Tusk: Resolution on Nagorno-Karabakh remains EU’s priority

EU Council President Tusk says peacefully resolving Karabakh problem remains priority for Europe and they would support high level talks that aim to terminate two decades of conflict in South Caucasus

Photo by: Reuters
Photo by: Reuters

Updated Jul 28, 2015

President of the European Union (EU) Council Donald Tusk said on Monday that a peaceful resolution on the Nagorno-Karabakh problem between Armenia and Azerbaijan remains a priority for which the EU would support high level talks between the parties.

"The peaceful resolution of this conflict remains a priority for the European Union. The European Union supports the negotiations aimed at settling the conflict,” Tusk said during a conference held in Yerevan, the Armenian capital.

"We support further dialogue between Armenia and Azerbaijan, including at the highest level," Tusk added.

Azerbaijan’s Nagorno-Karabakh region and some adjacent territory have been under the control of Armenian soldiers and local Armenian forces since a 1994 Russian-mediated cease-fire that ended the six-year war between the parties.

Since then Azerbaijan and Armenia have been hostile to one another due to the occupation of the Nagorno-Karabakh oblast.

Russian Foreign Minister Sergei Lavrov also emphasised the importance of solving the Nagorno-Karabakh problem on Saturday when he met with his Azerbaijani counterpart Elmar Mamedyarov in Moscow.

Lavrov stated that Russia was intending to settle the Nagorno-Karabakh issue with a peaceful resolution together with its international partners, the US and France which have been the peace-broker in the Organization for Security and Co-operation in Europe (OSCE) Minsk Group regarding the long-disputed issue.

The bloc could not have succeeded so far in resolving the two-decades no-territorial dispute due to clashing interests of the parties in the South Caucasus.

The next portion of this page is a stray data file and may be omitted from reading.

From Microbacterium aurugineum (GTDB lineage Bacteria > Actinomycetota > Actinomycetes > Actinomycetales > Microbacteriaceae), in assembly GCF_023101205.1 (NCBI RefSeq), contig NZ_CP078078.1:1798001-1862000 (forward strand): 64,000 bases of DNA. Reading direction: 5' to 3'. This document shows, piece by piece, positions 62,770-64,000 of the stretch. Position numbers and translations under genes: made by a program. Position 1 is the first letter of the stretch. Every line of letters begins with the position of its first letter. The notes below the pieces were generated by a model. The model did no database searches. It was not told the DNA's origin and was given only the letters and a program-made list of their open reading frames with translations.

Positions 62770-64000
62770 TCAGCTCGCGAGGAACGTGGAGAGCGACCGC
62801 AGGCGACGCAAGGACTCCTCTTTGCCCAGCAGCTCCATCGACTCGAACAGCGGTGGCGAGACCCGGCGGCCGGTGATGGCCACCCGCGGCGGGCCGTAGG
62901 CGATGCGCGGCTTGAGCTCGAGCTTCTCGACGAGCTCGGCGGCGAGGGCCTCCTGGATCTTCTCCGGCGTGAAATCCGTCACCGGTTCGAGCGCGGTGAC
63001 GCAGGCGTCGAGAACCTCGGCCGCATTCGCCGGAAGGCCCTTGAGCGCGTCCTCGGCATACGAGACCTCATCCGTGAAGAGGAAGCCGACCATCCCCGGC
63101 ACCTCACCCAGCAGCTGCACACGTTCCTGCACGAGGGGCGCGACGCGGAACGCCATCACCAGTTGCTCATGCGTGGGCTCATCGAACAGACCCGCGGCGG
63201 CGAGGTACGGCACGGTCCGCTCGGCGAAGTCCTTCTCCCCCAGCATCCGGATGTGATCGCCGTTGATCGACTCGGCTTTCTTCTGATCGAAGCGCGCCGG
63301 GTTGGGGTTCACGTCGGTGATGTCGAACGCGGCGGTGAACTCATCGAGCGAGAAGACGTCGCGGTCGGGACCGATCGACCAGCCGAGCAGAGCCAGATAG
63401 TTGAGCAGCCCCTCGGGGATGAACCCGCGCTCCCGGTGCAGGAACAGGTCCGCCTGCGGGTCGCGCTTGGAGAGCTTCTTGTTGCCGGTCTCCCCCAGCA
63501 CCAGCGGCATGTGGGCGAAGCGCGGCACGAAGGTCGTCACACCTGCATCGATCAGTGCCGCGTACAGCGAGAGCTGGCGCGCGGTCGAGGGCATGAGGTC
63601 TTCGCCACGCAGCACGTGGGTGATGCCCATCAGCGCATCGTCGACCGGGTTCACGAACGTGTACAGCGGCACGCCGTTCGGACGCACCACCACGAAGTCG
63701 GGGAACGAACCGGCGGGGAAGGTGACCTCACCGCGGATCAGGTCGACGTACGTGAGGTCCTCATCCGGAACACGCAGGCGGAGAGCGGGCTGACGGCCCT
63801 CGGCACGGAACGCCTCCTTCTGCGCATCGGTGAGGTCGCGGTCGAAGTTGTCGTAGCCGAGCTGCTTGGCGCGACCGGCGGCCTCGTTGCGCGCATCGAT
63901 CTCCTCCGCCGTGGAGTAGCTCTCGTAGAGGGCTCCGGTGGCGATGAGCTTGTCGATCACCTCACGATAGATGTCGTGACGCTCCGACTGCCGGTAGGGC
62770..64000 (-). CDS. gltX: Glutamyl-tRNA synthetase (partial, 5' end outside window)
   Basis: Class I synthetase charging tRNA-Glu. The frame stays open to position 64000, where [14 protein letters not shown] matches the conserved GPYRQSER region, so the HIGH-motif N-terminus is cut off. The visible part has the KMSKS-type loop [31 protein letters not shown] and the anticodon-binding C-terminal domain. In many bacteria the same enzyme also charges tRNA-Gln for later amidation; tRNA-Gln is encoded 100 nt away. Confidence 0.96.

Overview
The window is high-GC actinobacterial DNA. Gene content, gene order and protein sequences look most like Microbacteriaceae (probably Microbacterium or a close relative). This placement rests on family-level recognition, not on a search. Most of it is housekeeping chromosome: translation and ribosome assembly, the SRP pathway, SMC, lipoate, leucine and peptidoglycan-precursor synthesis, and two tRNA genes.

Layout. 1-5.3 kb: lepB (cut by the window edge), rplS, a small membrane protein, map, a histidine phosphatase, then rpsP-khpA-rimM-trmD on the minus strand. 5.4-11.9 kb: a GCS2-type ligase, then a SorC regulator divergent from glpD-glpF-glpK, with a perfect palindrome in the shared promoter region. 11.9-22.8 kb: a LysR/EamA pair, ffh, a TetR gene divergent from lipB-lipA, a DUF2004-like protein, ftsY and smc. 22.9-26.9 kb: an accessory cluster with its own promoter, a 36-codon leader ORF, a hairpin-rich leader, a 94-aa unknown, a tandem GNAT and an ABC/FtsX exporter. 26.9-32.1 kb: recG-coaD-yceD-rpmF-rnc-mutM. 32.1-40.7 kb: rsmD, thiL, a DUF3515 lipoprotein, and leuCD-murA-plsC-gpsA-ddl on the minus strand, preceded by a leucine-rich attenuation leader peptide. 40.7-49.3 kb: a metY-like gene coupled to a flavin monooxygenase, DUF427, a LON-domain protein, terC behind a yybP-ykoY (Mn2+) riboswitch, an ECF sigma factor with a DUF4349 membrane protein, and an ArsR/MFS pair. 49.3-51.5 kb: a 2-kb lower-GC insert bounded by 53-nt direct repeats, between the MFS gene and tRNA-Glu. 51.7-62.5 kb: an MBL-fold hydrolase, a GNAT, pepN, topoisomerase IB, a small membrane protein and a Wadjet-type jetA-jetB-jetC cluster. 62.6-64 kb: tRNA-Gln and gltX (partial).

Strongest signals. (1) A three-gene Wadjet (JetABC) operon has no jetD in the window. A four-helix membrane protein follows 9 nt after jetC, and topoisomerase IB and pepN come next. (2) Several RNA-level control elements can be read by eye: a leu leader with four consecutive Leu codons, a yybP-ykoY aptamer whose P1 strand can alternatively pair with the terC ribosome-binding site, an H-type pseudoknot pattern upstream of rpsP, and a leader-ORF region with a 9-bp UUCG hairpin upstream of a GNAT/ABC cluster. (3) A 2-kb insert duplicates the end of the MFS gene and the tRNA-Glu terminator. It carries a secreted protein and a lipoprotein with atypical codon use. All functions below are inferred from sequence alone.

"We have been working in line with the agreements in the framework of co-chairs of the OSCE Minsk group with our American and French counterparts. Our contacts with them are permanent, and they contact us regularly, too." Lavrov said.

"I believe the common approach is to move towards results. We shall be able to achieve progress of the kind in near future," he added.

The de facto independent Nagorno-Karabakh region declared itself a republic via a plebiscite in 1992 to which only local Armenian population attended, but it was never recognised as a state by the United Nations member states, even by Armenia itself.

Once, the area consisted of ethnically cleansed Azerbaijani population and inhabited by Armenians now, but was also a part of  Azerbaijani Socialist Republic during the reign of the Soviet Union in which both countries were constituent states.

Baku demands Yerevan the return of a quarter of its territory which is illegally occupied and recognised as being part of post-Soviet independent Azerbaijan according to international law.

Russia's military and political support has so far kept Armenia defiant against Azerbaijan, despite the fact that Azerbaijan’s military capacity has developed rapidly through the use of its substantial oil and gas revenues.

Armenia is the only South Caucasian member of Russia’s Collective Security Treaty Organization  (CSTO) which is regarded as Moscow’s new Warsaw Pact. Yerevan’s membership in the CSTO enables Russia to deploy its 102nd military base in Gymru near the Turkish border.

TRTWorld and agencies